Need more detailed information in your test results?

Nightly or scheduled test runs results often provide valuable quick-read information.

What about times when verbose logging, or a Test Audit Log, may prove valuable?

The following example illustrates how to create a fully-customizable Test Audit Log using Squish. Each action is modified to include a log message and description when executed. Simply calling the enableVerboseLogging() function from the main() test case activates verbose logging.

Functionality available for all Squish-supported scripting languages and application toolkits. Example in Python using Java Swing application.

source(findFile("scripts","logScriptActions.py"))

def main():
    startApplication("AddressBookSwing.jar")
    enableVerboseLogging()
    ...
# activate item
def alterActivateItem(activateItemFunction):      
    def wrappedFunction(menuObject, 
                       logText="activateItem() called"):
       test.log(logText, 'Activated item %s' % objectMap.
                symbolicName(menuObject))
       activateItemFunction(menuObject)
    return wrappedFunction

# click button   
def alterClickButton(clickButtonFunction):       
    def wrappedFunction(button, logText="clickButton()"
                        + " called"):    
        test.log(logText, 'Clicked %s' % objectMap.
                 symbolicName(button))
        clickButtonFunction(button)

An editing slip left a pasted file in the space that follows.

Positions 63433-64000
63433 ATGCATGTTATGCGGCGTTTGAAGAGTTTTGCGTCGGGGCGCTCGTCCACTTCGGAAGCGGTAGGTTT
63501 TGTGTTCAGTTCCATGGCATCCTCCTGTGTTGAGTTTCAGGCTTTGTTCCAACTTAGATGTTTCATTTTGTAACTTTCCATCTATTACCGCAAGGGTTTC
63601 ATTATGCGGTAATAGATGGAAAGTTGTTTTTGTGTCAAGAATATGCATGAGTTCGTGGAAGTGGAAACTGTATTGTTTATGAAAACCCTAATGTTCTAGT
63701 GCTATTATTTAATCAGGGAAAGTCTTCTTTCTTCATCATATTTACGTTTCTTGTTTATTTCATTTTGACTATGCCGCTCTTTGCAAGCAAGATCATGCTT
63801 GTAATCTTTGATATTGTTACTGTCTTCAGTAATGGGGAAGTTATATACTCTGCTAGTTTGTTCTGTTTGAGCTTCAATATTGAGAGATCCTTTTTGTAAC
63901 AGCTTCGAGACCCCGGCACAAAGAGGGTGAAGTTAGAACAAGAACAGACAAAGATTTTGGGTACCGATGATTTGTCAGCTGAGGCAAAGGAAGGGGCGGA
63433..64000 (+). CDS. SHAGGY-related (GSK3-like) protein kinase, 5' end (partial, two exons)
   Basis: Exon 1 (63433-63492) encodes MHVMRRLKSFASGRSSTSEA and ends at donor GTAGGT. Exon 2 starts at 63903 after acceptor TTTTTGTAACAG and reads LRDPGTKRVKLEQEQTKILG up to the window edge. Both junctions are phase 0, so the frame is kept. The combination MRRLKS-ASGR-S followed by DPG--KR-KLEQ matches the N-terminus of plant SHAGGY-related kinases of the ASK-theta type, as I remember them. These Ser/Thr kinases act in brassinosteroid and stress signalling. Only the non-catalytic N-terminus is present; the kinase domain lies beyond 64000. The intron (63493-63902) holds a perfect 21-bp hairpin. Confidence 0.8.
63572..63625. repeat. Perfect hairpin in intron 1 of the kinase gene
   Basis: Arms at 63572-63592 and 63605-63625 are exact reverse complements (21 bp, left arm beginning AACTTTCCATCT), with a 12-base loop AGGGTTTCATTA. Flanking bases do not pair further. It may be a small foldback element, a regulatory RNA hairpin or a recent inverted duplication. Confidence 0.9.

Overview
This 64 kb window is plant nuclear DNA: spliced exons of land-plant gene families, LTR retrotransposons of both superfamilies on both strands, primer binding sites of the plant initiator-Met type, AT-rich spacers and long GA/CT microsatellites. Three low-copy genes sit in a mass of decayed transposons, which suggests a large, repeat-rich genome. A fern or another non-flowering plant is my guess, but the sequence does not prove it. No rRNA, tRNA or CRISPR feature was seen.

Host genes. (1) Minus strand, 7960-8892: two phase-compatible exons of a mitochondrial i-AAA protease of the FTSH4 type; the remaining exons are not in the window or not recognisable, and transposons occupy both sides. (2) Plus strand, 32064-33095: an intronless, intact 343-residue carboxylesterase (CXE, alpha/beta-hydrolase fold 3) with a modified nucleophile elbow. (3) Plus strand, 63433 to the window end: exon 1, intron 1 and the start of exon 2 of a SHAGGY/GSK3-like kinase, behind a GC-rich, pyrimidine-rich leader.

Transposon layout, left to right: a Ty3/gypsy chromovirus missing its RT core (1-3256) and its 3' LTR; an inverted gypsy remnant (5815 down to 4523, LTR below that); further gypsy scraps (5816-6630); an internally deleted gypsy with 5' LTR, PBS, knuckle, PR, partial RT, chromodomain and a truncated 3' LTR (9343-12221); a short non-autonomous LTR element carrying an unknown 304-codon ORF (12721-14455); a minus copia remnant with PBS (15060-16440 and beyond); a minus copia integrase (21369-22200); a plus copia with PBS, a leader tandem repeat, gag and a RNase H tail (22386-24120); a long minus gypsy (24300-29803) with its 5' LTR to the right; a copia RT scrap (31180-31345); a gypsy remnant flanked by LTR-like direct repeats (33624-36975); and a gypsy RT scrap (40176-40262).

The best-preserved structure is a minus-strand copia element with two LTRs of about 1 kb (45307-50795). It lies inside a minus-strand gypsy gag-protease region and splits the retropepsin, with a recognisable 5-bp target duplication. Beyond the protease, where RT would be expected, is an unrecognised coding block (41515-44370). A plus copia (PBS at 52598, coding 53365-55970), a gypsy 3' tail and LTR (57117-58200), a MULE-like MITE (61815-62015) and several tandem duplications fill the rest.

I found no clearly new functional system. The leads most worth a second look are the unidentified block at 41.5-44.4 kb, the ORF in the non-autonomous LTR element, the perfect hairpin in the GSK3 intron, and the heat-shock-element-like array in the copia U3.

return wrappedFunction
    
# mouse click 
def alterMouseClick(mouseClickFunction):   
    def wrappedFunction(objectToClick, posX=None, 
                   posY=None, buttonClicks=None, 
                   buttonState=None, buttonPressed=None,
                   logText="mouseClick() called"): 
        test.log(logText,'Mouse clicked %s' % objectMap.
                 symbolicName(objectToClick))
        mouseClickFunction(objectToClick)
    return wrappedFunction

# type
def alterTypeFunction(typeFunction):
    def wrappedFunction(objectToTypeIn, stringInput,
                        logText="type() called"):
        test.log(logText, 'Typed %(text)s in %(field)s'
                 % {"text":stringInput, 
                    "field":str(objectMap.
                        symbolicName(objectToTypeIn))})
        typeFunction(objectToTypeIn, stringInput)
    return wrappedFunction

# call Squish function modifications
def enableVerboseLogging():
    test.log("Verbose logging enabled")
    
    global activateItem
    activateItem = alterActivateItem(activateItem)
    
    global clickButton
    clickButton = alterClickButton(clickButton)
    
    global mouseClick
    mouseClick = alterMouseClick(mouseClick)
    
    global type
    type = alterTypeFunction(type)

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Yet another static code analyzer run

Looking for the answer to a 64-bit build question I ran into a news item titled “The Unicorn Getting Interested in KDE“. Since I never saw an unicorn before this made me curious.

Turns out that a company selling a static code analysis tool has been analysing KDE code. This is not the first time some provides such feedback to Open Source projects. Did this

My favourite finding is this redundant if() statement:

if ( type == "String" ) t += defaultValue; //<==
else t+= defaultValue; //<==

Can anyone tell how old the KDE code base is? And did they approach anyone from the project, yet? The posting is just two days old but it might already be old news in todays age...

Measuring QML Coverage

Last year we started receiving the first requests for QML coverage. “Sure. We’ll look into it.”, we replied. It seemed like a logical extension of our cross-language coverage tool Squish Coco. At least on first sight.

At this year’s Qt Contributors’ Summit the question came up independently in one of the sessions. I had nothing to show back then. But now, there’s finally a prototype accomplishing a proof of concept. To be seen live in action at froglogic’s Qt Developer Days 2014 booth.

coco_coveragebrowser